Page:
Sachin-Jigar get to wrap up this album, thankfully. And the song really does make for a grand finale! It starts with a vocal rhythm sung by the cute Tanishkaa Sanghvi, Sachin’s daughter, coupled with wonderful rhythms by Taufiq Qureshi, someone who always makes the song sound great when he works with Sachin-Jigar. The song is a motivational one, and stands true to its theme, with a hard-hitting rhythm and a composition that does succeed indeed to move you. The mukhda starts the song off on such a high level, that it must’ve been difficult to compose the rest of the song without letting that level drop. And I must say, Sachin-Jigar succeed in that mission exceptionally well. That neverending, breathless styled line in the mukhda is astounding! The two antaras that follow are amazing, the first being another “strong will and motivation” type stanza emulating the tune of the mukhda, while the second is a toned-down and calm one, a nice respite in an amazingly hard-hitting song. The “assi…” effect in the lines before the hookline is really intriguing, and Tanishka renders it with spunk. The hookline itself is so well-placed, and the chorus (Sugandha Date, Karishma Butia, Stiphen Ghorpade, Prateek Mane, Arya Mahale, Anica Chabra) joins Tanishka to make it sound more effective. The arrangements are electrifying, with the rock guitars, drums, and Taufiq Qureshi’s amazing percussion lifting up the already amazing composition manifold. Tanishkaa handles the composition with maturity and cuteness, a deadly combination. How cool is it that motivational songs sung by kids are the most motivational! 😄 Kumaar’s lyrics are some of the best lyrics by him this year, and maybe in his career. The song I was waiting for arrives at the end!

Rating: 5/5


Hindi Medium is quite a decent album, overall. It is a Sachin-Jigar show all the way, and I wouldn’t have minded if the other two songs hadn’t been there. Anyway, those two are the reason this album will score very low. Though Sachin-Jigar leave me confused with one song, the other ones makes up for that completely. Abhijit Vaghani can keep on “remaking” songs, while Guru Randhawa will hardly be seen again in Bollywood, I guess, especially not as a music composer. They just added this song because they needed it. Anyway, since all the songs but one are Punjabi, why don’t we call the album Punjabi Medium? 😄

 

Total Points Scored by This Album: 2.5 + 3.5 + 1 + 5 = 12

Album Percentage: 60%

Final Rating for This Album: सा < रे < ग < म < प < ध < नी < सां

Note: The letter which is underlined is the final rating.

Recommended Listening Order: Ek Jindari > Hoor > Suit Suit > Oh Ho Ho Ho (Remix)

 

Remake Counter:
No. Of Remakes in 2017: 10 (from previous albums) + 02 (from Hindi Medium) = 12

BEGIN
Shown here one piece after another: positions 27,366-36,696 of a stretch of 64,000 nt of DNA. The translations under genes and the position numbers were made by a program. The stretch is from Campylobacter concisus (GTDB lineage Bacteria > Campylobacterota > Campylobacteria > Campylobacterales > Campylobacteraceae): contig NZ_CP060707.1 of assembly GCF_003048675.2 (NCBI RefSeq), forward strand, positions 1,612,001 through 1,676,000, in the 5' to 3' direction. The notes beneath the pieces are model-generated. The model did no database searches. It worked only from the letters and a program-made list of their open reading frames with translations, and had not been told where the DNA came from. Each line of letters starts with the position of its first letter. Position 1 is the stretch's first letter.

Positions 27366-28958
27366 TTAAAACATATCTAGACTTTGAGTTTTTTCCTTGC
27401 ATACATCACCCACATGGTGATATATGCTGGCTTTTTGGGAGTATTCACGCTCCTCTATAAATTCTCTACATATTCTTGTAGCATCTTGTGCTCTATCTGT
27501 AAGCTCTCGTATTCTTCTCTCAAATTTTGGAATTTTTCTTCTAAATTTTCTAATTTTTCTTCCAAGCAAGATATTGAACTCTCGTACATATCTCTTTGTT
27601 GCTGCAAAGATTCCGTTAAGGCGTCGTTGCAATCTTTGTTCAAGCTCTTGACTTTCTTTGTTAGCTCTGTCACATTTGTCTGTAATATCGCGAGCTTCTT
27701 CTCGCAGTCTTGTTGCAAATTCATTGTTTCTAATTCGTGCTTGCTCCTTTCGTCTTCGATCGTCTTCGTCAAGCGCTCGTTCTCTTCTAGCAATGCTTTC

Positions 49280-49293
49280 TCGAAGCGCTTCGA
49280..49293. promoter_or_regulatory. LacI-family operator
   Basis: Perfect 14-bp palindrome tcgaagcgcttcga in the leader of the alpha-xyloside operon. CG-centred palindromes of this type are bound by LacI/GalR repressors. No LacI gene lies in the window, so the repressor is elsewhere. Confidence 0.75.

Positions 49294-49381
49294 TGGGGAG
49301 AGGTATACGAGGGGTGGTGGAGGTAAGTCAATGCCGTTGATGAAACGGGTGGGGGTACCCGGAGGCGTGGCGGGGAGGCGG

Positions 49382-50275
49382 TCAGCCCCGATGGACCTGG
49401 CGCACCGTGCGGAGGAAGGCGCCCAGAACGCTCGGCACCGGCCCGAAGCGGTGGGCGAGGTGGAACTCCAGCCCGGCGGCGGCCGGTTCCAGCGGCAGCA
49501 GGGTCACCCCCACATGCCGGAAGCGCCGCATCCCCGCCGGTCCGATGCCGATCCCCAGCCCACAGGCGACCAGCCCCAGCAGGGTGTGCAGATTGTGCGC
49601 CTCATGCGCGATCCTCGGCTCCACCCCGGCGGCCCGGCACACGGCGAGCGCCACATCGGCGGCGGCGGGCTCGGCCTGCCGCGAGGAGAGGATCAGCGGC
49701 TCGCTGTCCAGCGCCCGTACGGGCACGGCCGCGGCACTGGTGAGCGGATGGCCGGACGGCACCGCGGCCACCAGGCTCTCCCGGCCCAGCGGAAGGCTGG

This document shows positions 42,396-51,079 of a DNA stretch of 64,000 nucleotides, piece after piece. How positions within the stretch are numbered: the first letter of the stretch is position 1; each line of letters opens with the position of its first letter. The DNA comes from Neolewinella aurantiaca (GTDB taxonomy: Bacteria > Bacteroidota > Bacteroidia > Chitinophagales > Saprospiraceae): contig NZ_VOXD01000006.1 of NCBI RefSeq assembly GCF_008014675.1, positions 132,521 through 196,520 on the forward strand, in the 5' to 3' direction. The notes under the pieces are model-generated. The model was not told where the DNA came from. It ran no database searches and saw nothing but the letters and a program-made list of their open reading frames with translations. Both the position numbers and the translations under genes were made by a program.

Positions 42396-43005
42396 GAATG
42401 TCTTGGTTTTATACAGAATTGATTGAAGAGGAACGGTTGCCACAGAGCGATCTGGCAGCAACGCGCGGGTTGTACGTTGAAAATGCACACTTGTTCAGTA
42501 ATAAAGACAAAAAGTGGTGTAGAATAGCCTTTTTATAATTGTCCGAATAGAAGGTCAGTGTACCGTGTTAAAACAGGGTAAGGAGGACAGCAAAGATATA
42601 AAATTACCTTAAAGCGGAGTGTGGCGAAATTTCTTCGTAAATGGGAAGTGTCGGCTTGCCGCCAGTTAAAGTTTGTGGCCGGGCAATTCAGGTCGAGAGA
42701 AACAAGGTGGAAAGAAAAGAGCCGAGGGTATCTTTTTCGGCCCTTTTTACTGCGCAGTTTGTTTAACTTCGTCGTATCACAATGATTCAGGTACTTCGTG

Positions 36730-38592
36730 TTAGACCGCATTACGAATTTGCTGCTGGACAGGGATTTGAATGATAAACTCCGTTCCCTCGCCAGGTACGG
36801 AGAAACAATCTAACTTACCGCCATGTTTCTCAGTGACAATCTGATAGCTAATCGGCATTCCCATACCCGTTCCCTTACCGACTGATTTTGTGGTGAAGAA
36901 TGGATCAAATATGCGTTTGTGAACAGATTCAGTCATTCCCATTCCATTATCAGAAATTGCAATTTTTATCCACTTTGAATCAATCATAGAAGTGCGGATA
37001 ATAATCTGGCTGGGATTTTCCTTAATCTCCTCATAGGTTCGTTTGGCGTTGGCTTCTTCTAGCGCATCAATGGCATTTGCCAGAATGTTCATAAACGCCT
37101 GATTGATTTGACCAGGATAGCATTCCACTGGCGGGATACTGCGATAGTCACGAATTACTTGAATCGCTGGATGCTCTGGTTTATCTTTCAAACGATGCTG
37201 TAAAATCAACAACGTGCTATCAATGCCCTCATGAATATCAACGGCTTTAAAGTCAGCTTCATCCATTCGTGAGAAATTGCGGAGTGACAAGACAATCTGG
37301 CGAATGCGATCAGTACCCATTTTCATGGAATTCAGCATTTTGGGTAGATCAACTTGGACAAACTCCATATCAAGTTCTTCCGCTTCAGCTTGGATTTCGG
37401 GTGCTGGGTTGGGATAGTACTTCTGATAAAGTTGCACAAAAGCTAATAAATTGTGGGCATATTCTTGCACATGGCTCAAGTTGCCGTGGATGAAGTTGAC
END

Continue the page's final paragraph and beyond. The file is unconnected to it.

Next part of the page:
Which is your favourite song from Hindi Medium? Please vote for it below! Thanks! 🙂

SHREYA + SUNIDHI = SHABANA!! (NAAM SHABANA – Music Review)

Music Album Details
♪ Music by: Rochak Kohli, Meet Bros. & Bappi Lahiri
♪ Lyrics by: Manoj Muntashir, Kumaar & Anjaan
♪ Music Label: T-Series
♪ Music Released On: 9th March 2017
♪ Movie Releases On: 31st March 2017

Naam Shabana Album Cover

 

To hear the full songs of this album on Saavn CLICK HERE

To buy this album on iTunes CLICK HERE


P.S. The song ‘Dil Hua Besharam’ can be heard on Saavn, while its reprise ‘Baby Besharam’ can be heard on the YouTube audio jukebox. The Saavn link doesn’t have the latter whereas the YouTube jukebox doesn’t have the former. Thought it necessary to inform in case you get confused! 😀


Naam Shabana is a Bollywood thriller, starring Taapsee Pannu in the titular role, and Manoj Bajpayee, Prithviraj Sukumaran, Elli Avram and Taher Shabbir in supporting roles. The film has been directed by Shivam Nair, whose ‘Bhaag Johnny’ flopped in 2015. The film has been produced by Neeraj Pandey and Shital Bhatia. It is a spin-off to the 2015 super-hit film ‘Baby’, and shows the journey of Taapsee Pannu’s character Shabana from ‘Baby’, before she was roped in to be a part of the mission. The movie is definitely awaited, because of it being the first of its kind; Bollywood has been free of any spin-offs as such, and it is just wonderful that the first Bollywood spin-off is that of such a wonderful thriller. Anyway, let’s go over to the music, because we have a little more time to wait for the movie. We all remember that ‘Baby’ had been touted to be a songless film. Nevertheless, three songs had been included in its album — technically two, because one of the songs had a male and female version. Meet Bros. Anjjan had composed one promotional track, while M.M. Kreem, had composed the two-version track in question. The soundtrack was like an accessory to the film, and not something to cherish in your playlist for a long, long time. This movie seems to be different, in that it has four original tracks, with one having two versions, thus making it five songs. Rochak Kohli, who of late, just composed single additional songs that released after the albums of ‘M.S. Dhoni – The Untold Story’ and ‘Wazir’ released, comes back with a substantial chunk of an album after a long time. He last composed three songs out of the five-track ‘Welcome 2 Karachi’ (which were quite ignorable) and before that, three out of ten in ‘Hawaizaada’ (which I still listen to!) So I am not quite sure what he can give in this album, where he has three out of five songs. The other two songs are two versions of the same song, composed by Meet Bros, without Anjjan. Hopefully, they don’t give something too-hard-to-grasp like ‘Baby’s ‘Beparwah’. So let’s see what kind of music this album to a much-awaited thriller, holds in hand!